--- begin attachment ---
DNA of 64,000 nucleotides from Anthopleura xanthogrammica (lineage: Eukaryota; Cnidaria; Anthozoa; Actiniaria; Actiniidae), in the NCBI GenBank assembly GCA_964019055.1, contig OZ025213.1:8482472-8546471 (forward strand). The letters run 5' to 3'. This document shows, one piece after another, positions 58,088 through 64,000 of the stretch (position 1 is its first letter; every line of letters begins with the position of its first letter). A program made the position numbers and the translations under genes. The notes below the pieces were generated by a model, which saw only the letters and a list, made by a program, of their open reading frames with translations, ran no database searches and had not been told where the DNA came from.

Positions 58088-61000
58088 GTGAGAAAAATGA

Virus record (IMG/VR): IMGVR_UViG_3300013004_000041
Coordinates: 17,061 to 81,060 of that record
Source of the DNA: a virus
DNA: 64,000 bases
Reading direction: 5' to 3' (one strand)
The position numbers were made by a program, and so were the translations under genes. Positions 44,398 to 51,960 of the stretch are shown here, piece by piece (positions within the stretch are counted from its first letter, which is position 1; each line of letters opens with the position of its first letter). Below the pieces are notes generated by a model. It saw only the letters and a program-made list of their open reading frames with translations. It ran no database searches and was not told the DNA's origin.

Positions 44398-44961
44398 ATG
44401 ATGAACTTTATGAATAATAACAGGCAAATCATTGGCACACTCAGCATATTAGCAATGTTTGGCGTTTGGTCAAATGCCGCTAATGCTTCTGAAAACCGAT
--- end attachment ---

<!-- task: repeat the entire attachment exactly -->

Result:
DNA of 64,000 nucleotides from Anthopleura xanthogrammica (lineage: Eukaryota; Cnidaria; Anthozoa; Actiniaria; Actiniidae), in the NCBI GenBank assembly GCA_964019055.1, contig OZ025213.1:8482472-8546471 (forward strand). The letters run 5' to 3'. This document shows, one piece after another, positions 58,088 through 64,000 of the stretch (position 1 is its first letter; every line of letters begins with the position of its first letter). A program made the position numbers and the translations under genes. The notes below the pieces were generated by a model, which saw only the letters and a list, made by a program, of their open reading frames with translations, ran no database searches and had not been told where the DNA came from.

Positions 58088-61000
58088 GTGAGAAAAATGA

Virus record (IMG/VR): IMGVR_UViG_3300013004_000041
Coordinates: 17,061 to 81,060 of that record
Source of the DNA: a virus
DNA: 64,000 bases
Reading direction: 5' to 3' (one strand)
The position numbers were made by a program, and so were the translations under genes. Positions 44,398 to 51,960 of the stretch are shown here, piece by piece (positions within the stretch are counted from its first letter, which is position 1; each line of letters opens with the position of its first letter). Below the pieces are notes generated by a model. It saw only the letters and a program-made list of their open reading frames with translations. It ran no database searches and was not told the DNA's origin.

Positions 44398-44961
44398 ATG
44401 ATGAACTTTATGAATAATAACAGGCAAATCATTGGCACACTCAGCATATTAGCAATGTTTGGCGTTTGGTCAAATGCCGCTAATGCTTCTGAAAACCGAT